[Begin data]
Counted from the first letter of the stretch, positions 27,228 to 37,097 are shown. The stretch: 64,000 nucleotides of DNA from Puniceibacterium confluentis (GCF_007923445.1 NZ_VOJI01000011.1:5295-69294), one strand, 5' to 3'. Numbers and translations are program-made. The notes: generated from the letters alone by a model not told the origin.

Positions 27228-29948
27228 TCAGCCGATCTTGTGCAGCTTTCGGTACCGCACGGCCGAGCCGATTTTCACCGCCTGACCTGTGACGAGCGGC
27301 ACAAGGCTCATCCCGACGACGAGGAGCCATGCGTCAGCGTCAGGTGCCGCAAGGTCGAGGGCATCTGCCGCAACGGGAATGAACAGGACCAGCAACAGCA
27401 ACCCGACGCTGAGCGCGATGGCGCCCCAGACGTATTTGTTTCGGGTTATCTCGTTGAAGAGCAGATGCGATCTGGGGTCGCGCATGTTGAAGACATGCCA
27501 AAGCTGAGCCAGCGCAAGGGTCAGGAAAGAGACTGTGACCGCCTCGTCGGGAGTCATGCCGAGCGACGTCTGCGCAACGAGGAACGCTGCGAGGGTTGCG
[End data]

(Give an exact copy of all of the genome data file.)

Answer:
Counted from the first letter of the stretch, positions 27,228 to 37,097 are shown. The stretch: 64,000 nucleotides of DNA from Puniceibacterium confluentis (GCF_007923445.1 NZ_VOJI01000011.1:5295-69294), one strand, 5' to 3'. Numbers and translations are program-made. The notes: generated from the letters alone by a model not told the origin.

Positions 27228-29948
27228 TCAGCCGATCTTGTGCAGCTTTCGGTACCGCACGGCCGAGCCGATTTTCACCGCCTGACCTGTGACGAGCGGC
27301 ACAAGGCTCATCCCGACGACGAGGAGCCATGCGTCAGCGTCAGGTGCCGCAAGGTCGAGGGCATCTGCCGCAACGGGAATGAACAGGACCAGCAACAGCA
27401 ACCCGACGCTGAGCGCGATGGCGCCCCAGACGTATTTGTTTCGGGTTATCTCGTTGAAGAGCAGATGCGATCTGGGGTCGCGCATGTTGAAGACATGCCA
27501 AAGCTGAGCCAGCGCAAGGGTCAGGAAAGAGACTGTGACCGCCTCGTCGGGAGTCATGCCGAGCGACGTCTGCGCAACGAGGAACGCTGCGAGGGTTGCG